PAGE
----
Format: DVD
Akira Kurosawa is one of those directors that requires absolutely no introduction at all... but I'll do it anyway.

In short, Kurosawa was one of the most legendary film directors in cinematic history -- he not only inspired other great directors, but he splintered your basic movie conventions ("Rashomon"), inspired others (the wipe! Slow motion action!) and created the standard for Japanese action, drama and historical movies. "AK 100: 25 Films by Akira Kurosawa" is basically what it sounds like: twenty five movies by Kurosawa (including some never before released in the U.S.).

It includes all the classic films that Kurosawa is so famous for -- "Seven Samurai," "Sanjuro," "Yojimbo" and "The Hidden Fortress." Kurosawa packs the movies with with brilliant stories of samurai, warlords, feisty princesses, goofy peasants, a wandering nameless ronin who has a penchant for cleaning out filthy corrupt towns, and a band of samurai who are trying to save a village of not-entirely-blameless peasants. The best of them: "Rashomon," in which a woman is raped and a man is murdered, but his killer's identity is the subject of some debate.

And then there are the period movies that people don't usually mention as quickly: "Kagemusha," "The Lower Depths," "Throne of "Blood," "Red Beard," and the Noh-inspired "The Men Who Tread on the Tiger's Tail." With the exception of the last one (a semi-comedic story about a nobleman trying to avoid being killed by his brother), these stories are a bit darker in theme, with lots of cruel warlords, foul Edo apartment buildings, an arrogant young doctor in Edo who clashes with his new boss, and a Japanese-themed retelling of Macbeth.
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2 of 2 people found the following review helpful By J. H. Sweet on Aug. 4 2005
Format: DVD
The beginning of this tale, when our hero tosses a stick into the air to see which way it lands to choose his path, is just one of the many elements which makes this such an amazing story and one my favorites of Kurosawa's many masterpieces. What the bodyguard chooses to do first with his newfound independence is quite surprising and ambitious, like piecing together an amazingly complex jigsaw puzzle made of human nature, or staging a performance of an epic masterpiece with no previous management, production, or directing skills. But I guess he may as well tackle a mountain, since there is not much use starting small with his skills and personality. As he orchestrates the deception, our hero is much like a master puppeteer with exquisite timing and talent to incite the mayhem to achieve his goal.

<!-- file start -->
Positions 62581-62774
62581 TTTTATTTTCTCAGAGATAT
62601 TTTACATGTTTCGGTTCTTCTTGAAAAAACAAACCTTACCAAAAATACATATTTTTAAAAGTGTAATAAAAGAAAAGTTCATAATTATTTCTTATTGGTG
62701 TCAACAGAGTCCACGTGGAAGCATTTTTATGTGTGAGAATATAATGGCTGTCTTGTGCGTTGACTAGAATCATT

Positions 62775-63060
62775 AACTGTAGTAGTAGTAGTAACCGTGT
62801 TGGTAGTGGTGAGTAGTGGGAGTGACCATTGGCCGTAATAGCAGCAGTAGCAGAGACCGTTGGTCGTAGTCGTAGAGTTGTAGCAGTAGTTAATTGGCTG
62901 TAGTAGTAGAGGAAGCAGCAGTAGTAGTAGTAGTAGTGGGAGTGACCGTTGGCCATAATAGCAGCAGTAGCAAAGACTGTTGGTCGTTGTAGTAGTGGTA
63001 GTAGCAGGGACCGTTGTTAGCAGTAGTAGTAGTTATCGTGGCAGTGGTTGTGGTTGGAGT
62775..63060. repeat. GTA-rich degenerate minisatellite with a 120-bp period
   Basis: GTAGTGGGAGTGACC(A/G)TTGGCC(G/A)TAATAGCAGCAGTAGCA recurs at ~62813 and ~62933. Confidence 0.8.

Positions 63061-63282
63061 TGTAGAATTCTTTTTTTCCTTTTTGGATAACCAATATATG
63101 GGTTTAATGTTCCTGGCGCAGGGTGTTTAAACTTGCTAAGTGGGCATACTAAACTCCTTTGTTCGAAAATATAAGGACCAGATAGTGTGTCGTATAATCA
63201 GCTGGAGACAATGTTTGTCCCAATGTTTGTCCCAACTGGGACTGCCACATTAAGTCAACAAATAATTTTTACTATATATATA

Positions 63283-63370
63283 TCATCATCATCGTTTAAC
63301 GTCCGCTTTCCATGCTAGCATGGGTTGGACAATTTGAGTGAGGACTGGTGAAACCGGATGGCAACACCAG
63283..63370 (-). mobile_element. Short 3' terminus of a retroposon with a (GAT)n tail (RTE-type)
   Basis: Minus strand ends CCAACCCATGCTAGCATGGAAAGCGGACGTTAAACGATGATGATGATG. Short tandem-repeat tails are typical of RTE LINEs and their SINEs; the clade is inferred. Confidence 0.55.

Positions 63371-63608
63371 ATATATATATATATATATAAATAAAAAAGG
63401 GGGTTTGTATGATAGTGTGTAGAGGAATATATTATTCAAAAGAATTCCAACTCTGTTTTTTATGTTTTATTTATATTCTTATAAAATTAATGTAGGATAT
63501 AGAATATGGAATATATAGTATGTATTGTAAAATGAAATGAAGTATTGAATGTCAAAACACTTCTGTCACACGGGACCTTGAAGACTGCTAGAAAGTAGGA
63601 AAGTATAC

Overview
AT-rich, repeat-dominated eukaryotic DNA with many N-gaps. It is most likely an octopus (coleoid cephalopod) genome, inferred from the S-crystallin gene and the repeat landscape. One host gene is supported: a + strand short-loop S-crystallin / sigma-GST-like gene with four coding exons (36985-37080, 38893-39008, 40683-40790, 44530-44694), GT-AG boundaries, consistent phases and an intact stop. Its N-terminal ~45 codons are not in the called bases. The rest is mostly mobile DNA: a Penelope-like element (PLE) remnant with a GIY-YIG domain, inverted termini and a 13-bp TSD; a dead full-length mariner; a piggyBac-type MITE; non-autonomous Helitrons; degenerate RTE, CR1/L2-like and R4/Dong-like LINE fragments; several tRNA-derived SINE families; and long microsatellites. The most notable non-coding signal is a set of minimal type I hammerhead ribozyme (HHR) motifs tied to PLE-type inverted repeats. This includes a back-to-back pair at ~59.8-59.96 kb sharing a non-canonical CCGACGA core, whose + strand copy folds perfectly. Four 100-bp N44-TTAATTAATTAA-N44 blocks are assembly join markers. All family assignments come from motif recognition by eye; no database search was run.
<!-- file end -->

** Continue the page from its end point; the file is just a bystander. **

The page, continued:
While the basic theme of this story is not unique - the result of greed, manipulation of others, and the changing of the world (tradition vs. progression) - many factors add an interesting and unusual charm to this film. There are plots within plots, surprising deception, perfectly paced mounting tension, unpredictable plot twists, stories within stories, distinctive and amusing characters (the big guy with his huge mallet is a lot of fun), the seemingly never-ending face offs, backstabbing, character flaws; and our hero continually placed in the perfect position to observe, listen, and evaluate. Also, the bodyguard's impeccable timing in manipulation of both sides is nice, fulfilling our expectations and keeping the story moving along. What if bodyguards were really like this? (mischievous, brilliant, manipulative) The famous people of the world would be in terrible trouble.